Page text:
The Private Pilot Flight Training Course 2
The External Inspection
Before you undertake any flight you have to ensure that the aircraft is sound; that there are no structural defects, broken aerials, that the control surfaces are working correctly and that there is no ice on any surfaces if icing conditions are present. In addition, you have to check you have sufficient fuel for your proposed flight and that you have the correct amount of oil. Do not trust fuel gauges in the cockpit as they can be unreliable. Always carry out a visual check.
However, before you carry out your external inspection, you should have also have checked all the aircraft’s documentation in order to make sure that it mechanically and legal to fly. Also, make sure that your personal documents are in order and that you are current on type.
The following list has to be a general one which will apply to most aircraft. But remember to always use the lists for your particular aircraft which can be found in your Pilot’s Operating Handbook. If you have any doubts about any checklists, consult your instructor or your Flight Training Organisation.
On arrival at your aircraft, you should first ensure that the;-
Brakes are ON
Magneto Switches are OFF
Control Locks are REMOVED
Flaps are LOWERED for inspection
Doors can be LATCHED.
As stated earlier, do not trust your fuel gauges. Instead, check each tank visually. Use a measuring rod for your particular aircraft and always allow enough extra fuel so that you can divert to another airport if you have to. Drain a little fuel out of each tank and ensure that it is not contaminated. Water is usually the culprit and since it is denser than fuel, it will be seen to collect at the bottom of your drainer. Also check for any sediment in the fuel and that its colour is the correct one for your type of fuel. Once you are satisfied, carefully replace the fuel caps.
Next check the Static Vents and Pitot Tube to make sure they are clear. This is especially important in the case of the Pitot Tube when flying in the summer months. Insects can get inside and block the airflow. This can result in your Airspeed Indicator (ASI) giving a low false reading which can be dangerous. A blocked Static Vent will affect your other pressure instruments.
Walk along the leading edge of the wing and check that it is undamaged and that there are no build ups of dead insects or dirt present as these can affect the airflow over the wing causing a loss of lift and performance.
At the tips of the wings, check that the Wingtip and Navigation lights for damage.
Check the Ailerons for full and correct movement; as one goes Up, the one on the opposite wing goes Down.
Now check the Flap Hinge mechanism to make sure it is secure and that there is no wrinkled skin.
As you reach the undercarriage, check the tyres for correct inflation. Carefully inspect them for any defects and remember to check the Creep Mark to ensure the tyre has not slipped. Whilst you are there, check the Hydraulic Lines going to the brakes and ensure there are no leaks. Then just check that the Brake Disc itself is secure. Finally, make sure there is no damage to the Landing Gear Strut which could have resulted from a previous heavy landing.
As you walk around the aircraft, continually look at all the surfaces for signs of damage; any popped rivets, wrinkling or buckling of the surface skin. If you find any defects, report it before you go flying.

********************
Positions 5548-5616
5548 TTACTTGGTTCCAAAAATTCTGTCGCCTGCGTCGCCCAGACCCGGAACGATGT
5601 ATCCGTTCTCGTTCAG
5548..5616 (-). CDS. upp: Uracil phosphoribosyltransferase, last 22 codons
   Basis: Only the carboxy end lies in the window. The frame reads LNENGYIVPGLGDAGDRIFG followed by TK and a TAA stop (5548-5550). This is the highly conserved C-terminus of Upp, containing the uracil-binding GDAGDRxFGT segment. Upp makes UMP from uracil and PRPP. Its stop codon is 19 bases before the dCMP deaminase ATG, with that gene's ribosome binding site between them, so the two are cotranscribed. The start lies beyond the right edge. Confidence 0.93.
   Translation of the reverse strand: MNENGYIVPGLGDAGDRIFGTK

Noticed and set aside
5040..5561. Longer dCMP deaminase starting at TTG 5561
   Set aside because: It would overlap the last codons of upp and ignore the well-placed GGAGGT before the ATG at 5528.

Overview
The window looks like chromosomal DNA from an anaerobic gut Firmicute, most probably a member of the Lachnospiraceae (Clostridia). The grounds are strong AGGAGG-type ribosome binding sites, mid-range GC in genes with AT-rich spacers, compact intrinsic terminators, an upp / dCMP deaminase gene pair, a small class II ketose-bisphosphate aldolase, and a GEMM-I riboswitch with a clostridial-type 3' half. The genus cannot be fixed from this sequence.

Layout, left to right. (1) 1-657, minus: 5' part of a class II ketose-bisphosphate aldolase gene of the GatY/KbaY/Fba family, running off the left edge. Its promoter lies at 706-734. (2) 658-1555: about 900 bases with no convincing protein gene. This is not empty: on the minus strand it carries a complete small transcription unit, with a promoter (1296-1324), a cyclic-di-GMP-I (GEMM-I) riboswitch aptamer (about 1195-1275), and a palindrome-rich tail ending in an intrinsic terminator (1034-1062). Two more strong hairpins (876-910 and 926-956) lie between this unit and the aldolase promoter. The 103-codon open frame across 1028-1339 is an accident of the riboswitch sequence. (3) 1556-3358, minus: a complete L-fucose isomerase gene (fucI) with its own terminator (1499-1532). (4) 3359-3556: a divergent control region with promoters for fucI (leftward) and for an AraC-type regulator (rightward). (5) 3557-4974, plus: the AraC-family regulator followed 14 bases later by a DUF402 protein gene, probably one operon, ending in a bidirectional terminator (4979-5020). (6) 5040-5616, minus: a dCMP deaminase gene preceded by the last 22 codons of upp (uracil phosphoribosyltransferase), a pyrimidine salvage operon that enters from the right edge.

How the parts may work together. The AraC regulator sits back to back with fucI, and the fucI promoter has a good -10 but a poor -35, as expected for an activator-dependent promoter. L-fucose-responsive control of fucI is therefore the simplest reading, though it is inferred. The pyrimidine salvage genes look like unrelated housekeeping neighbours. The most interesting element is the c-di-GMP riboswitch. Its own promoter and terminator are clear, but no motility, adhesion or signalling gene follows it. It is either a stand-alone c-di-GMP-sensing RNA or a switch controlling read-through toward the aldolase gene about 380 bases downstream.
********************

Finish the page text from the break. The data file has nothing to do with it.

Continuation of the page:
When you reach the aft end of the aircraft begin your inspection of the Tail-Plane. Check that the structure feels secure and then that the control surfaces give full and free movement. This will include both the Elevators and Rudder. Carefully check that all the locking pins are in place and do the same for the Trim Tab.
At this stage, you will have completed one side of the aircraft. But you have two sides and two wings, so repeat the procedure just as carefully on the other side.
You’ve now completed your checks of both sides and the aft of the aircraft. You are now at the front where your powerplant or engine is situated. Go to the propeller and check for any nicks or cracks. This is especially important along the leading edge and at the tips.
Behind the propeller you should find the engine intake and filter, so make sure that they are clear of any blockages. If it is accessible, check inside the engine compartment for any broken or loose cables and that there are no cracks in the manifold.
Now check the Oil Level. There is a Dipstick which is similar to the types found in car engines. However, ensure the aircraft is parked on level ground so that the reading will be an accurate one. Once you have finished make sure that the dipstick is replaced and that the Inspection Covers are secured correctly.
It’s now time to check the Nose-Wheel assembly. First, make sure the Oleo Strut extends properly. For many aircraft, this is about 5 centimetres. Check for any fluid leakages. Then make sure the Shimmy Dampener is secure. Finally check the tyre for correct inflation and that the creep mark has not slipped.
You’re now coming to the end of the external inspection so stand back and just check that the windscreen looks clean, that there are no broken aerials you may have missed and that all the Tie-Downs and Wheel-Chocks have been removed. Once satisfied, you can get ready to enter the aircraft and begin your Internal Inspection and Pre Take-Off Checks.
And that will be the subject of our next article in this series.
The author, John Pullen has been a professional writer and producer of factual media programmes for over 25 years and a pilot for over 20 years.
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